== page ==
The fears she did have didn’t come to pass: She didn’t lose her job and shows featuring her didn’t lose their audiences – in fact, there were more people than ever.
The Flying Dutchman
Lucas emerged on stage in a leather jacket. She’d secured her copper hair at the nape of her neck and stippled a beard onto her face for the occasion: a performance at queer venue The Glory in London. It was 2016, two years after her transition, long enough that she felt she could tell her story, her way: through opera.
Sitting down wearily in an on-stage chair, she removed the leather jacket, revealing a three-piece suit.
“Die First ist um,” she sang. The time has come: the opening, eponymous line of a 12-minute aria from Wagner’s “The Flying Dutchman,” in which a man cursed to sail the seas forever is permitted, by an angel’s grace, one night every seven years to make land and find true love, which, if found, will lift his curse.
“Often into the ocean’s mouth I threw myself and my death I could not find. Towards cliffs I sailed; I drove my ship towards it, but the grave would not receive me.” Lucas, her expression registering rage and despair, unbuttoned her cuffs, removed her tie, unbuttoned her shirt with rising agitation – spat her words, tossed her shirt to the ground, extended her arms wide.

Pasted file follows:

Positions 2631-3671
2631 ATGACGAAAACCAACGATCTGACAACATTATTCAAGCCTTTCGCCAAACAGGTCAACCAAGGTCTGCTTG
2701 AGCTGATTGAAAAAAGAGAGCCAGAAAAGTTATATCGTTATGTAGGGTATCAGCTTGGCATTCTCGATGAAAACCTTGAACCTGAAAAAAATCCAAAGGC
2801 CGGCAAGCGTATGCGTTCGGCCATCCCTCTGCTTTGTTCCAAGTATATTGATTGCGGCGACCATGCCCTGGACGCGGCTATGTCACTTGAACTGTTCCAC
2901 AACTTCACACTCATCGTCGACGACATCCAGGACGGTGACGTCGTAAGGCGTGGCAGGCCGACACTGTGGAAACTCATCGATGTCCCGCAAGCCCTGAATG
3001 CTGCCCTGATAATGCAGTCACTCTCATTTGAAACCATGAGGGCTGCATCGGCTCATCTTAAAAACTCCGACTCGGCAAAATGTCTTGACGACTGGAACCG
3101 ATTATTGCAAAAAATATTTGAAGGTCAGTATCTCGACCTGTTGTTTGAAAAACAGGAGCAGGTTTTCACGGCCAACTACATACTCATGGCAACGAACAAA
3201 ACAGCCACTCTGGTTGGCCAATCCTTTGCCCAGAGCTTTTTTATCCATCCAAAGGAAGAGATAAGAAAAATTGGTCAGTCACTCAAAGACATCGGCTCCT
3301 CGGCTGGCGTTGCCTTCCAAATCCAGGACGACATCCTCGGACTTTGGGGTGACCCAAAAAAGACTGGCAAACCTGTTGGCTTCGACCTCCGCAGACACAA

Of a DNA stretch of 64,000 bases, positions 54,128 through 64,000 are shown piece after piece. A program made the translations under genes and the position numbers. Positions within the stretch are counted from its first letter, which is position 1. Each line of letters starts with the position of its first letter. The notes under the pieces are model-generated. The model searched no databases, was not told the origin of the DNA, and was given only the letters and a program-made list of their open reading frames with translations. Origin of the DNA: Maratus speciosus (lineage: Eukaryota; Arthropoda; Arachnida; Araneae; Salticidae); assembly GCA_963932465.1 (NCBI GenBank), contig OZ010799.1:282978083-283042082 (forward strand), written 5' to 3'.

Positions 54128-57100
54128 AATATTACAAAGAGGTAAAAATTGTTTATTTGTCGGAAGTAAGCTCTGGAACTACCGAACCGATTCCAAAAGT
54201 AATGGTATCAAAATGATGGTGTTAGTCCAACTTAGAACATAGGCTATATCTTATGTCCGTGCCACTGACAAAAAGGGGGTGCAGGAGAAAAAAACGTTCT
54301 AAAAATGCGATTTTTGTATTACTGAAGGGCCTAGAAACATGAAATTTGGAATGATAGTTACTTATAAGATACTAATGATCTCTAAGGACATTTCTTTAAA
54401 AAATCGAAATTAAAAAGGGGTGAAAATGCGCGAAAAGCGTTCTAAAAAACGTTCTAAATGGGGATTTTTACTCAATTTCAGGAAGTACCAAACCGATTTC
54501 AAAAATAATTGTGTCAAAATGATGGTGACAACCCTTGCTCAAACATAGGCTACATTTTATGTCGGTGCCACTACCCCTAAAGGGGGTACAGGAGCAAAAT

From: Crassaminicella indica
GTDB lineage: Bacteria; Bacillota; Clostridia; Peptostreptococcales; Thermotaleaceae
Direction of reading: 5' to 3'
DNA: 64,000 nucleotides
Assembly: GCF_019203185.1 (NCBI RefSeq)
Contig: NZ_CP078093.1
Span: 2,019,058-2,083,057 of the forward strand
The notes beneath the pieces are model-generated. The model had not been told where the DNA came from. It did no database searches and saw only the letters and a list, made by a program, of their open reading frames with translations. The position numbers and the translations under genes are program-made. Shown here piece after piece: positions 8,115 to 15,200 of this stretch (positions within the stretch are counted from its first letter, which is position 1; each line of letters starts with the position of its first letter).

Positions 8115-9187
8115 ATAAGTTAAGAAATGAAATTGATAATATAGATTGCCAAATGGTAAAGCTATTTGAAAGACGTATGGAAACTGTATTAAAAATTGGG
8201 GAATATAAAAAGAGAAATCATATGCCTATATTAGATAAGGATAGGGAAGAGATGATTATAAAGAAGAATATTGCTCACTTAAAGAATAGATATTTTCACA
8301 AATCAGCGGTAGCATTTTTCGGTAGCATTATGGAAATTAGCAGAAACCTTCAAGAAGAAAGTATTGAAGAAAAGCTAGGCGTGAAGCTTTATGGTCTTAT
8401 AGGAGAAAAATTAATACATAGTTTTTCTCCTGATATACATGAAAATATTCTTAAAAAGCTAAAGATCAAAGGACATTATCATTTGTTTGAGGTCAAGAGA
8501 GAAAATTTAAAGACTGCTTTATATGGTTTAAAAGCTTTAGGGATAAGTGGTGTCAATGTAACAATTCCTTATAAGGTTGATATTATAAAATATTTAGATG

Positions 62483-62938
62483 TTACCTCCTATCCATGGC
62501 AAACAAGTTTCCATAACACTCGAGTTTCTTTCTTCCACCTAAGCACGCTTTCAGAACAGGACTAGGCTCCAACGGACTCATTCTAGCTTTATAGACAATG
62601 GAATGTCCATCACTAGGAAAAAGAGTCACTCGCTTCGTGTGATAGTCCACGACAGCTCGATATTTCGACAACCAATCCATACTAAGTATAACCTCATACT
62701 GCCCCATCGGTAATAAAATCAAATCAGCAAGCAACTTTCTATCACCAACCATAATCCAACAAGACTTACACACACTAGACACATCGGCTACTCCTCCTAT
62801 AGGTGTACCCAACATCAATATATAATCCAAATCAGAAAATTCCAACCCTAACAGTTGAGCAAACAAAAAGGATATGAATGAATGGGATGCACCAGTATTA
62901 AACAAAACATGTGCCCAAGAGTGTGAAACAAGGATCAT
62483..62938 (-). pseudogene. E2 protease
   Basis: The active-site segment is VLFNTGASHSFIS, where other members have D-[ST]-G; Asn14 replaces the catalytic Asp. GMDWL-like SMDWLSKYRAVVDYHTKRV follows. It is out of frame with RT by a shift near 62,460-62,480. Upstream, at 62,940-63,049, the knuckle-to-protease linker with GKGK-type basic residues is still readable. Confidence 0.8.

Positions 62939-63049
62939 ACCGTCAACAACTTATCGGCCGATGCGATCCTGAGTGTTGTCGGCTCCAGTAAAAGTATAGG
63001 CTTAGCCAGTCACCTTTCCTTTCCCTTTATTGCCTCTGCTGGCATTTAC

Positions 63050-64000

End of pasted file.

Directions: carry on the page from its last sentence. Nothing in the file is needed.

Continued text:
Translating and interpreting these lines, she said, “Many people try to be straight, or CIS, or whatever they’re not, and they really try and it doesn’t work. ... I would go hard in my performances, I would sing harder on my voice than anybody would, I would act with all of my heart – it was sort of my outlet for these emotions.”
She removed her trousers, then, with a swipe of a towel, her beard.
Finally, she removed her binder.
Naked, drawing her arms into herself, opening her palms to heaven, she supplicated God for help. Her voice soared into a major register. “I turn to you, blessed angel of heaven. To you, who obtained the terms of my salvation. Did you mean to mock me by giving me hope?”
“At this point,” Lucia recalled, “I put on a dress and I go: ‘You know what? I challenge you. This is me. This is me and if you’re going to challenge me, bring it on. Because it was my energy, my determination, that led me to my life as it is now. I love my life now. And I didn’t before.’”
“As soon as I knew there were boys and there were girls, I would pray to wake up the next day simply as a girl. And that never happened until I made it happen.”
Her hair, loosed from its tie, spilled onto her shoulders like fire.
Her arms wide, her chest heaving, she watched the audience – each and every one of them visible from where she stood – burst into applause.